Radoslaw Sikorski, the former Polish foreign and defense minister, explains in an interview with DW's Zhanna Nemtsova why the current right-conservative Polish government is against the Kremlin and expresses his full support for the deployment of the American military base in Poland, which President Andrzej Duda has already suggested calling Fort Trump.
Zhanna Nemtsova: The current Polish government demonstrates a tough anti-Kremlin line and accuses the previous government for underestimating the risks that could come from Russia.
Radoslaw Sikorski: I worked for a more pragmatic relationship with Russia and we had some successes. We established an area of visa-free travel between the Kaliningrad Oblast [Editor's note: Kaliningrad Region is a Russian federal subject, an exclave bordered by Poland and Lithuania] and the relevant part of Poland. President Putin came to Gdansk for the 70th anniversary of the beginning of the Second World War and he was the first Russian leader to visit Katyn, where the Soviet NKVD murdered in cold blood 20,000 Polish prisoners of war.
We thought that we were establishing a more normal relationship between neighbors. But three things intervened: Russia's invasion of Crimea, the fact that Russia no longer wanted to be on a convergence course with the West (until about 2011-2012 Russia was negotiating a partnership and cooperation agreement with the European Union, such as the one that Ukraine signed) and the tragic accidents of the Polish presidential plane and current Russia's cruel and disrespectful treatment of the wreckage of our Air Force One [Editor's note: The Polish Air Force Tu-154 plane crashed near the Russian city of Smolensk in 2010, killing almost 100 people on board, including Polish president Lech Kaczynski].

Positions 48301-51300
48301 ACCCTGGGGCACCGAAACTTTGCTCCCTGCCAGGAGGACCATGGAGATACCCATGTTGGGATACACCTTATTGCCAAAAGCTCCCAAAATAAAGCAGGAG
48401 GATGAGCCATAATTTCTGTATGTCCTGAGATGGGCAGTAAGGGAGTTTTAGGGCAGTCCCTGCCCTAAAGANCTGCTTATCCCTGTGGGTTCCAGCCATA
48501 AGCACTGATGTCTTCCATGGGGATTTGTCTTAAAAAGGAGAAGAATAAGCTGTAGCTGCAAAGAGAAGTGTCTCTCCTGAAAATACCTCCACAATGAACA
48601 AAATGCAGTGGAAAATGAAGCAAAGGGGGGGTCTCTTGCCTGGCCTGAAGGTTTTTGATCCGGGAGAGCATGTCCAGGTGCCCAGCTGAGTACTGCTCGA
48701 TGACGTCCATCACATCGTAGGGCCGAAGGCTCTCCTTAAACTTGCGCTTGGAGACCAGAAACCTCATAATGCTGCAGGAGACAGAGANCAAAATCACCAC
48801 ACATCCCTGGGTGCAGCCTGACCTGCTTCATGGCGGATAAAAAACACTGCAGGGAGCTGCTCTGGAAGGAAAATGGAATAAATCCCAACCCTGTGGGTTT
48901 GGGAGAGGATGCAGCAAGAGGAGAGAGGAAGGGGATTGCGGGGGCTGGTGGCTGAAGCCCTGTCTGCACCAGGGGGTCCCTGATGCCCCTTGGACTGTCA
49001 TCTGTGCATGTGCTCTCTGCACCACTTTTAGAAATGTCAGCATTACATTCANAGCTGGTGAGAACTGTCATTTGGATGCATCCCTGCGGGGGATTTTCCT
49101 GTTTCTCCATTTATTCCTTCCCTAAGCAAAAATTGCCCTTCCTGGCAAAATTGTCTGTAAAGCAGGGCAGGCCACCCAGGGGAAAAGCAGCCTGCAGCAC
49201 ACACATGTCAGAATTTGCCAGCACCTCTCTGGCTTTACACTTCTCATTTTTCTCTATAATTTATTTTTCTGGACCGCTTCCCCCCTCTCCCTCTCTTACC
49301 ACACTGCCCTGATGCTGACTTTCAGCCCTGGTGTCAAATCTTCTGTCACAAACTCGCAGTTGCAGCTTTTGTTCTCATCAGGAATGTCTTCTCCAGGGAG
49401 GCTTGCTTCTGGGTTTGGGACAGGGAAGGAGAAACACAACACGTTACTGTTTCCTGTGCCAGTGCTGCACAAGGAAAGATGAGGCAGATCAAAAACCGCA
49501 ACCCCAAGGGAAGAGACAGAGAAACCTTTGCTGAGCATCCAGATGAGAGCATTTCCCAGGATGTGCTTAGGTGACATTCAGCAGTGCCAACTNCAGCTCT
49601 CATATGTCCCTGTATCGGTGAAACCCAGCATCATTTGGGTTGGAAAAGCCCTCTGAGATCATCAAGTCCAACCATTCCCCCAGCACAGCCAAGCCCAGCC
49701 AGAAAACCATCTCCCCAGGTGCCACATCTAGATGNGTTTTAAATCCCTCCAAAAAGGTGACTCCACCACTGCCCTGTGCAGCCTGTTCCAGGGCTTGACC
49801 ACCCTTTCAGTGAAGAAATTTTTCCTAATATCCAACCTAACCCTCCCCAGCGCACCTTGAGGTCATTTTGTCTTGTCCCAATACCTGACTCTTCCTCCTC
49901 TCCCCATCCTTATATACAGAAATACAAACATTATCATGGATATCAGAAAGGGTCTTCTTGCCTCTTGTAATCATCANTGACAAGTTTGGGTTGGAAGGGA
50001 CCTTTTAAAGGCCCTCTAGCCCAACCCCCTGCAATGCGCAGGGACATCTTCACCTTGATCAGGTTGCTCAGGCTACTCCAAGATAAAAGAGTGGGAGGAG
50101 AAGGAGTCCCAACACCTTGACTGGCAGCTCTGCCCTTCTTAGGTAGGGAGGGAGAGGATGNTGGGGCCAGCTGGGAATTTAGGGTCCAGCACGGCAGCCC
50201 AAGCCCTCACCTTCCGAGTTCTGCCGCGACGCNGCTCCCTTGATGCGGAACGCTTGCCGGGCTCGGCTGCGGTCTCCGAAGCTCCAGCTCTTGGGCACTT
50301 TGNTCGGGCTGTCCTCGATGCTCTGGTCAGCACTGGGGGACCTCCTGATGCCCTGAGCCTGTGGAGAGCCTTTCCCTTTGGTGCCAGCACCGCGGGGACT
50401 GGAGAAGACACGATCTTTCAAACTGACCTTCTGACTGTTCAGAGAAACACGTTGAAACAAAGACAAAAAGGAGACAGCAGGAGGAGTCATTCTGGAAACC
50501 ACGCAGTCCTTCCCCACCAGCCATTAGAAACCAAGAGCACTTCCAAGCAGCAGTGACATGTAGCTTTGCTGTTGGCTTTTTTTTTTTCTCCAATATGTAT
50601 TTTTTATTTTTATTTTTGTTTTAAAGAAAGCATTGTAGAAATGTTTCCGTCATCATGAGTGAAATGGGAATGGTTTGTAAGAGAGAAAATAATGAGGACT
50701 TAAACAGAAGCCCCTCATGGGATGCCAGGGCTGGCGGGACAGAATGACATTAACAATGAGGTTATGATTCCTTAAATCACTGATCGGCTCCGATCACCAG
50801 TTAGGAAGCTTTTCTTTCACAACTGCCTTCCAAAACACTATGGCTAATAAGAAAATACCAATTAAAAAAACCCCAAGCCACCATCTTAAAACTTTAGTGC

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Could you characterize the current Polish government as really Russophobic?
When Russian generals threaten us with nuclear weapons, what are we supposed to feel? When Russia conducts "Zapad" military exercises in which Poland is the target of a nuclear strike — that's a very good way of maintaining the phobia. What worries me is that we don't seem to have any relations now. You know we talk to each other through the media or shout at each other through a keyhole. And that can be dangerous because it creates room for misunderstandings. But at the same time remember that the current Polish ruling party, ideologically speaking, is indistinguishable from the "United Russia" [Editor's note: Russia's ruling party].
This is a good point that you have just mentioned. If you look at other parties like this across Eastern and Central Europe you would see that populists basically like Putin because they share the same values. But it is not true for Polish populists.
Because there is a fundamental difference: Other right-wing populists in Europe don't have a border with Russia and they were never occupied by Russia. Russia is the only conceivable existential threat to Poland. We don't think it's a current threat, but Russia exercises scenarios and some Russian politicians say things that are very dangerous to us. So yes, many people in Poland fear Russia.
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The Polish minister of defense announced the stationing of a US military base in Poland. He wants to be sure that it just somehow deters Russia from a possible invasion. Do you support it?
I worked very hard to bring it about. We want in Poland the kind of allied forces that would deter Russia but not threaten Russia. You cannot invade Russia with two brigades. The Wehrmacht tried with 100 divisions and failed. So two brigades don't threaten Russia but reassure Poland.
What would you say about the possible reaction from Russia if you had a permanent US military base here in Poland?
Russia withdrew from the Conventional [Armed] Forces in Europe Treaty, which limited the presence of conventional troops with the argument that Russia should be able to move its troops around its territory as they please. Well, if you can move as you please, so can NATO.